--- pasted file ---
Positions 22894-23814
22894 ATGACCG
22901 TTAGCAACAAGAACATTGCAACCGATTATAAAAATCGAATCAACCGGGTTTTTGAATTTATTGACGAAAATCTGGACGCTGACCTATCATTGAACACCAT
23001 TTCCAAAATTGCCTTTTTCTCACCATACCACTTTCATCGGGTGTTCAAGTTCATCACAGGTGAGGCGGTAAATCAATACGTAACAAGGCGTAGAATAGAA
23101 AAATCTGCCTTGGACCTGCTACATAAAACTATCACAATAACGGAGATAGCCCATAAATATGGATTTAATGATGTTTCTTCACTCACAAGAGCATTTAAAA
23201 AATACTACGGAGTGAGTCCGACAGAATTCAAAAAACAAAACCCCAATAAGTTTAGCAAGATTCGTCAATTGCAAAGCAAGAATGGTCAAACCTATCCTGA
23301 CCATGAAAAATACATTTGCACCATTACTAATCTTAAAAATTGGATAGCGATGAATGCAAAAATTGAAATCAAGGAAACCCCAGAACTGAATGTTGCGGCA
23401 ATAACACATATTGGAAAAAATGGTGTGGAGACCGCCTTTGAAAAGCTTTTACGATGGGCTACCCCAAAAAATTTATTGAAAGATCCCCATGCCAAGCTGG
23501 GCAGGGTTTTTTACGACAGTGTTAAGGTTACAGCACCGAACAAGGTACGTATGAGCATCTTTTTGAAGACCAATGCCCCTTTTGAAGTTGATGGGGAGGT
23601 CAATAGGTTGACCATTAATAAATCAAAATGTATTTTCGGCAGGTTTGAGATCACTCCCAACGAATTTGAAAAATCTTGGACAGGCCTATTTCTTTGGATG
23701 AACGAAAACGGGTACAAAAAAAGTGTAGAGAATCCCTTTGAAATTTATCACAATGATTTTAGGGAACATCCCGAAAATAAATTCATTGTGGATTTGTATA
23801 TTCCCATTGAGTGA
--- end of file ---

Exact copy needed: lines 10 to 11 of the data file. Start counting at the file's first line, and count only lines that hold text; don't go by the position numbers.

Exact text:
23601 CAATAGGTTGACCATTAATAAATCAAAATGTATTTTCGGCAGGTTTGAGATCACTCCCAACGAATTTGAAAAATCTTGGACAGGCCTATTTCTTTGGATG
23701 AACGAAAACGGGTACAAAAAAAGTGTAGAGAATCCCTTTGAAATTTATCACAATGATTTTAGGGAACATCCCGAAAATAAATTCATTGTGGATTTGTATA